A role that AERDF plays is this very specific model of inclusive R&D that centers students and educators from this asset-based approach. So much of the conversation post-pandemic is not about students’ assets, it’s about deficits. And, yes, we all care about reading skills, math skills, and making sure that students are making progress.
But I think that this moment creates this urgency to say, students didn’t lose themselves for that period of time. There’s a whole host of things in their lives and their communities and their experiences that are part of who they are and the assets that they bring to the table. How can we harness that from the very beginning of our development process within each of our current programs and future programs, and start from a point of view of, “How do we build from what students already have?”
There is more conversation across the field and greater appetite and interest in learning science, and bringing learning science to bear on some of these issues. The opportunity then that we have as AERDF is to do that in collaboration with these priority communities that we’re so focused on, because that’s often the piece that gets missed.
There’s a lot of conversation about what students missed in the pandemic. What does it look like to think about supporting kids’ development of skills and knowledge, but from an asset-based approach?
A great example of that is Assessment for Good, which is our program that is squarely focused on starting with the whole student, the whole child, and all of the things that they bring to the table: their attitudes, their self-concept, the many things about students that aren’t just their math skills.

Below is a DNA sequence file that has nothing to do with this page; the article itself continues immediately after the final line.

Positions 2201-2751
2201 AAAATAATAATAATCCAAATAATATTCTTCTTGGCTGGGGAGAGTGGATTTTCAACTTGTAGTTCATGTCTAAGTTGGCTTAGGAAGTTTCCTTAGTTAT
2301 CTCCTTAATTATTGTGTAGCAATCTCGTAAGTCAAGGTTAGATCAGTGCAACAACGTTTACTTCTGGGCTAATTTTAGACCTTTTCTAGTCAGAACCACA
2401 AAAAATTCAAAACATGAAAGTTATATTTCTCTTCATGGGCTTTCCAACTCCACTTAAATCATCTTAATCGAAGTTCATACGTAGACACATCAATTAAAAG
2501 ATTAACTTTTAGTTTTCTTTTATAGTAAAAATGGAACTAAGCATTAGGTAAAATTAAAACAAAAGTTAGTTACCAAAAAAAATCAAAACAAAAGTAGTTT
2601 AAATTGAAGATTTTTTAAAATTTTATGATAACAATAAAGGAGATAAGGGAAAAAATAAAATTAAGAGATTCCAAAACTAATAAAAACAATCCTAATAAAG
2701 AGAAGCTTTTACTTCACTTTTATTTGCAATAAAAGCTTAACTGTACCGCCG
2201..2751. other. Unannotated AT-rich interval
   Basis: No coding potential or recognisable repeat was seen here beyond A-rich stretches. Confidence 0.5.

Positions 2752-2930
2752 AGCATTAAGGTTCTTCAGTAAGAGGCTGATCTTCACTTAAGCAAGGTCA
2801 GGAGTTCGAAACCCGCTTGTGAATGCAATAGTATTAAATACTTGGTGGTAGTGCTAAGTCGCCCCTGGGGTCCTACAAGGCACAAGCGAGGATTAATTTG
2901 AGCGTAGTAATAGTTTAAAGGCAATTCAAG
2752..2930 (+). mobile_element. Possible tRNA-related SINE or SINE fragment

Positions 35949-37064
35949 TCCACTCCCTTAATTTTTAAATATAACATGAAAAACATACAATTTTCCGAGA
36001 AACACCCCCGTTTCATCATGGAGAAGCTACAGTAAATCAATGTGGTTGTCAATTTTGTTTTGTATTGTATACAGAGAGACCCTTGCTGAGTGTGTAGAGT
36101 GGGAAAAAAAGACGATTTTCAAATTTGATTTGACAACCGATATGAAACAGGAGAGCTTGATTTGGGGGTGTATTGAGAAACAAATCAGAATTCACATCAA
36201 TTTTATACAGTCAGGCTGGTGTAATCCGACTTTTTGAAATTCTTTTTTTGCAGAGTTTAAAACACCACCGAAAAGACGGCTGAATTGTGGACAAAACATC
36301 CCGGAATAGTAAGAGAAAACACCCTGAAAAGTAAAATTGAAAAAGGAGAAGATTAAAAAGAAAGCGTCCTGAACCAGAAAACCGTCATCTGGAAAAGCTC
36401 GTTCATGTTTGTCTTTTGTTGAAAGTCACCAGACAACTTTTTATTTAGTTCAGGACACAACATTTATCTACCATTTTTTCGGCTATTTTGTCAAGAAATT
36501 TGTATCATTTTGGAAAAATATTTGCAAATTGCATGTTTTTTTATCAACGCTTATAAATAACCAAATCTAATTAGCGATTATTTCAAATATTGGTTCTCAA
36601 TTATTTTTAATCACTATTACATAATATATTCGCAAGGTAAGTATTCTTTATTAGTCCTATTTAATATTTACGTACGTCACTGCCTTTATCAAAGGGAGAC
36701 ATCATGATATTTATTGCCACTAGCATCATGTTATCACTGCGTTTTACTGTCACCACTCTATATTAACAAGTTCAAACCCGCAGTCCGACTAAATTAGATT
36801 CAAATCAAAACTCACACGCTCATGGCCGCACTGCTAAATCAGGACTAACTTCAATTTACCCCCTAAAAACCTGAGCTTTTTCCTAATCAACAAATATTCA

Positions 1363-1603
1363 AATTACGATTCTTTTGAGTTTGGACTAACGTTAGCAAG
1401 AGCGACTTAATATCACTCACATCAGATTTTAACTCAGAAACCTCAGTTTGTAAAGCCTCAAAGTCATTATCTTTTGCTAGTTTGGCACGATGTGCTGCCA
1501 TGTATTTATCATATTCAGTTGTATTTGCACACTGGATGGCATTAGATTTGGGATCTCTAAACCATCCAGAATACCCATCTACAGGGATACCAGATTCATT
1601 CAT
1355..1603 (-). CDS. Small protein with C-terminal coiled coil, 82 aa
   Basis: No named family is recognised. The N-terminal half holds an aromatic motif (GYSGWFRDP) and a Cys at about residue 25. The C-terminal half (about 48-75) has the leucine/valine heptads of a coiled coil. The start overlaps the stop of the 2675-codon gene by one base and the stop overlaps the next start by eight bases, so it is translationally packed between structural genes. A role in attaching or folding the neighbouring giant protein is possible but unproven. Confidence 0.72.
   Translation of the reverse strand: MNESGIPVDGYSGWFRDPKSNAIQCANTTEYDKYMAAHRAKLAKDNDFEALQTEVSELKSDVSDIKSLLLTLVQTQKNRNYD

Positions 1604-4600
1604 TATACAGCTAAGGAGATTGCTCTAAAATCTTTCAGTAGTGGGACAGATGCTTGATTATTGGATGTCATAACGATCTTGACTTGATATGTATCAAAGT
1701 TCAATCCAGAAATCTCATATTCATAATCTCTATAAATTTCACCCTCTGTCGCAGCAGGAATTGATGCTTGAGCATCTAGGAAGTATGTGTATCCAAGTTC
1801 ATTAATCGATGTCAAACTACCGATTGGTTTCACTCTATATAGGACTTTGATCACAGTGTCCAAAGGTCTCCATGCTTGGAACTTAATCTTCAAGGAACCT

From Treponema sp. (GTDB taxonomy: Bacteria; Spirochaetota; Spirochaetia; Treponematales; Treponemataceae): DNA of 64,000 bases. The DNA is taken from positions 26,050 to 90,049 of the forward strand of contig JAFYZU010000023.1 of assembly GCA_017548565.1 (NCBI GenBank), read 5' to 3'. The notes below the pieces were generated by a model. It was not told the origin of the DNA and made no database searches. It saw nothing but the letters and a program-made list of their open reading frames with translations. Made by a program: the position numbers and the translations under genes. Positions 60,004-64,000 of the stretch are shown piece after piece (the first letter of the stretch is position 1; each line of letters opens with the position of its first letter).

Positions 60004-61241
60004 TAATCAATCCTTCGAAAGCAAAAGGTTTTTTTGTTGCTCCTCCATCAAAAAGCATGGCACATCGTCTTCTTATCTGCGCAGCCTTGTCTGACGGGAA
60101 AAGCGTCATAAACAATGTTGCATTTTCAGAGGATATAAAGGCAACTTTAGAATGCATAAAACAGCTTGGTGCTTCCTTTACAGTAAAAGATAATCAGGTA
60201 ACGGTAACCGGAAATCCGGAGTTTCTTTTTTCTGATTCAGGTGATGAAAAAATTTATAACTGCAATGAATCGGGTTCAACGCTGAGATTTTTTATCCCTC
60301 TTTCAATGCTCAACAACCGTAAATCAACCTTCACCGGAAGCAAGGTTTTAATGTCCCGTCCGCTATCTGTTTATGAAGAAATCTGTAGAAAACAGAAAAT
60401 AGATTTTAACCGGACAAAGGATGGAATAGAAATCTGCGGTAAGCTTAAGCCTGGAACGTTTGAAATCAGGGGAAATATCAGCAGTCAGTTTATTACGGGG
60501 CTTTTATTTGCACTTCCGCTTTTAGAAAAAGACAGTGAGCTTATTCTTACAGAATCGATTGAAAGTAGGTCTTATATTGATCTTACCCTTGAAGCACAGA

There’s one project where we’re trying to get a sense of the students’ mindset around math learning. How are they approaching and thinking about this? It’s not just the skills, it’s all of these other aspects of a child’s life that have bearing on whether they have those skills or not. Assessment for Good is squarely focused on, how do we assess those things?
How do we create assessments that recognize that all of those different dimensions of how students feel are constantly in an interplay with whether they’re actually getting the math right or not? And then, how do we build interventions that will actually leverage that knowledge about the whole student, so that they’ll get better at math?
How do researchers in psychology and neuroscience and education researchers all fit together into an inclusive R&D process?
In the traditional R&D model, you’ve had researchers who do very bespoke, lab-oriented research, and developers who may or may not work with those researchers. Then they throw things over to test them out with, at best, the communities that we’re concerned about. And oftentimes, in very different communities that are “easier” to work with.